Editorial License

Rob Hammerton, music educator etc.

Life Soundtrack, Part One

Q: What does a teacher do on the first day of summer vacation?

A: Anything he wants.


Last night, I decided that I needed to throw my bicycle in the back of my car in the morning, and go ride the Cape Cod Rail Trail. No sleeping in for me! (Clearly I still have not regained my senses, but at least the exercise part of my hoped-for summer routine is accounted for.) So I managed to get from home to the Trail, ride it, and get back again, all the while deftly avoiding morning and afternoon rush hour traffic. An achievement.

Happily, the parking lot at the Dennis, MA end of the CCRT was nowhere near full. I swung into a parking space, unpacked the bike, donned my helmet and a pair of earbuds, fired up the tunes, and set off. My plan: to ride about 13 miles’ worth of the Trail, from Dennis to Orleans, and then follow my trail of breadcrumbs back to my car.

I’ve ridden sections of the CCRT several times before; about the only quintessentially Cape Cod detail that you don’t pass, while traversing this beautiful route, is the wonderful amalgam of classy charm and blatant tourist-trappism that is downtown Chatham. Oh, and a lighthouse (the trail doesn’t get near the actual seashore, sadly). Other than that: beaches? Check. (The edge of a lake, but it counts.) Woods? Check. Cape style homes? Check. (Well obviously.) Vegetation that is neither particularly green nor particularly lush? Check, too. (I remember being on a family vacation on the Cape at about age seven, running barefoot out of the cottage we were renting, hitting the front lawn and thinking maybe Cape Cod grass was made out of cardboard strips. Mom!? It’s not soft!!)

And one of my usual reasons for liking the Trail so much is that I can spend three or four hours surrounded by nothing but the sounds of nature. And the occasional conversation between cheerful me and people coming the other way: “Morning!” “<*grunt*>”. So, like I say, nothing but the sounds of nature.

So, the firing-up of the tunes was the new wrinkle in all this. If I’m biking in the city, I leave my ears unstopped, so that I can notice details like cars about to bump into me, things like that. But this morning, I thought I’d try the “build-your-own soundtrack” exercise.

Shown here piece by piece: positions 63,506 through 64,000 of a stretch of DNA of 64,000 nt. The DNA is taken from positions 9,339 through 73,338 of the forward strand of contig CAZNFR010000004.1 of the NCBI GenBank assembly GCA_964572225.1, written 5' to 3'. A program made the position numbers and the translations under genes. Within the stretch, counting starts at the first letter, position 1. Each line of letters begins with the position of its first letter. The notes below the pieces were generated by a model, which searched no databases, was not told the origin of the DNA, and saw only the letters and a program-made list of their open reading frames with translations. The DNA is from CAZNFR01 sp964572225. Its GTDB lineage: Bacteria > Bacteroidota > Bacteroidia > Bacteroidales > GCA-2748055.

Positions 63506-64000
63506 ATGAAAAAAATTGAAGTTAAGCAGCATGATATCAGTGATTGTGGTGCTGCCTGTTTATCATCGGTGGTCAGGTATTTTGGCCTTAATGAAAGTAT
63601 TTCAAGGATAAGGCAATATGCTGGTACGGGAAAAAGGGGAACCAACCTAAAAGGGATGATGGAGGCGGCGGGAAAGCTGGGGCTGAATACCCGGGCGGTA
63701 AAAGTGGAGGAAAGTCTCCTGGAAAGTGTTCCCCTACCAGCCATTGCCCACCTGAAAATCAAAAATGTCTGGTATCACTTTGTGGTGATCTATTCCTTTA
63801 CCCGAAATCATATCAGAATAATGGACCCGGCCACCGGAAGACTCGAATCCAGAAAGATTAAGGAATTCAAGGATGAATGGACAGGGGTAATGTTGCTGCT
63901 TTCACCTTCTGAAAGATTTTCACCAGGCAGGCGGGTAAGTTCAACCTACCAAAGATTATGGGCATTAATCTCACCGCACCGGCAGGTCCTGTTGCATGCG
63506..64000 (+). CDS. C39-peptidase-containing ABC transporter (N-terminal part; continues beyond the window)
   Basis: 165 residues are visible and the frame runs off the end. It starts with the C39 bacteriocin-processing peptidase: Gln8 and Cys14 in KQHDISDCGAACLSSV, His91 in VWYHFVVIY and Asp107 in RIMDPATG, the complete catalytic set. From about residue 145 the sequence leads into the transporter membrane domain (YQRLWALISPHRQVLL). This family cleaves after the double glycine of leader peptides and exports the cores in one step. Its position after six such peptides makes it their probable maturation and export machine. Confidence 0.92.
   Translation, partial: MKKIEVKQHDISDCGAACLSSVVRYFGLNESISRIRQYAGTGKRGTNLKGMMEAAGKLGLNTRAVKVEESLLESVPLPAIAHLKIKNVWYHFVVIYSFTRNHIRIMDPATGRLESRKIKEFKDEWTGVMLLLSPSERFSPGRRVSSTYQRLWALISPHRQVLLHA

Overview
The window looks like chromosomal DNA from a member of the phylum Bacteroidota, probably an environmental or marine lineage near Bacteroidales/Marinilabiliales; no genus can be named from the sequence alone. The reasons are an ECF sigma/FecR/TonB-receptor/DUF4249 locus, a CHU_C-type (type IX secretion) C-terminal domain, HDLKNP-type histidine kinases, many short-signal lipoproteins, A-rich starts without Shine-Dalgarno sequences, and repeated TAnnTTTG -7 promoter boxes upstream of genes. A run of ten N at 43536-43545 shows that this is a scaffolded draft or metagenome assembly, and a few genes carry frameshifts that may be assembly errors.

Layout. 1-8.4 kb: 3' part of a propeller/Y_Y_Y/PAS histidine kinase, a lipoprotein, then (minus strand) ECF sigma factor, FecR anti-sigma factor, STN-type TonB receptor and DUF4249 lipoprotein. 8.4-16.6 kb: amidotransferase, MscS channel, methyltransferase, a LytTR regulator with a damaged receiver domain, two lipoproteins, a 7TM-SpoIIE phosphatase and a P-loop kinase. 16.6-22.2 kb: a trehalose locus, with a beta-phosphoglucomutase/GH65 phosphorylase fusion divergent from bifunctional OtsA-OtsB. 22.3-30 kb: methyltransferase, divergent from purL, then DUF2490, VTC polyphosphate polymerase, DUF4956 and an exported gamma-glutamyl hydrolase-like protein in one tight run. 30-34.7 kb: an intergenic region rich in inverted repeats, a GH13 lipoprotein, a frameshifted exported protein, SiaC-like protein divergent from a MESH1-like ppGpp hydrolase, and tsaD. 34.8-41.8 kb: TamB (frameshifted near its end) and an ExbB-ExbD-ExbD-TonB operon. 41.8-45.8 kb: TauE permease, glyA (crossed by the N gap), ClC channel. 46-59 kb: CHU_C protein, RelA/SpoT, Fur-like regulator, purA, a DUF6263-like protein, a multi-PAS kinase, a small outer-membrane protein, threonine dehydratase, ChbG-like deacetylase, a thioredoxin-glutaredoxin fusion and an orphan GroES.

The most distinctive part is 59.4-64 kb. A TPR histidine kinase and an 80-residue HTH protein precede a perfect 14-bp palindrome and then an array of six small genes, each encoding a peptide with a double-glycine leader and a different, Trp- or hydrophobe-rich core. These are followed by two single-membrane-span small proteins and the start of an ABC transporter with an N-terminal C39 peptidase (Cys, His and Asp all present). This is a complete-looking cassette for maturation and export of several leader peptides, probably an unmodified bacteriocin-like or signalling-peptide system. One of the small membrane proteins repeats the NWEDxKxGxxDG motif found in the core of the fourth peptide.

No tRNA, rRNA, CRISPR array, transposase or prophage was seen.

In the car, I do this all the time. I carry rather a lot of CDs in the car, and if I need to blast a certain kind of music to match the mood of the day, I can. And I freely admit that in response to the knowledge that I’m about to arrive at a particularly good-looking stretch of roadway, my nerd self has popped in a CD of some appropriately epic-sounding movie score, just to make sure the “nature appreciation moment” does not go unaccompanied.

This isn’t good, is it?

I mean, God’s mighty creation can probably speak for itself without having this, or this, or this blaring at it.

Ah well. With luck, many years from now, if this ends up being identified as my life’s greatest failing, … then it will have been an upright and virtuous life. (Multiple people have accused me of not having any other vices, anyway.)


So last night, I assembled a playlist of tunes for my little MP3 player, tunes which I thought would work well as I pedaled my way through Cape Cod loveliness … as I achieved athletic activity … as the beautiful scenery unfolded before me …

Intriguing. Some items that I thought would work, did. Some … didn’t. And at all times, I had to be careful not to hum along (or at least when other humans were within earshot). No need to disturb other people’s morning routine …

Aaron Copland’s “Letter From Home” was a good way to start.

A nine-minute suite of music from the movie “Forrest Gump” could’ve done with some pruning between minutes five and seven.

Several tunes by the “cutting-edge contra dance band” Assembly (who should be far better-known than they are) got me down the path really efficiently.

Stan Getz and Charlie Byrd playing “O Pato” was an experiment, and an unexpectedly successful one.

Hmm. Strangely enough, I didn’t include any of the tunes from the afore-chronicled official 1984 Los Angeles Summer Olympics album.

Because I am who I am, I had to throw some John Williams into this. His harmonica-melody theme from “The Sugarland Express” was exactly right … but strangely enough, the “Flying” theme from E.T. wasn’t. I think it was just that the brain said “inspiration!” and the knees said, “we’re givin’ her all she’s got, Captain”.

I thought maybe the Keb’ Mo’ tunes would be an interesting experiment. Turns out, I think next time I should just load the MP3 player up with only Keb’ Mo’ tunes.

This one, from Stephen Kellogg and the Sixers, was great for the homestretch (not exactly a downhill).

And I always enjoy Randy Newman’s music, but, for reasons similar to the flop of the E.T. clip, this item from the score of “The Natural” didn’t work and it should have.


So, in preparation for my next Ride of Substance … anyone out there have any better ideas about what makes great road music?


June 26, 2013 - Posted by | music, travel | , , , , , , , ,

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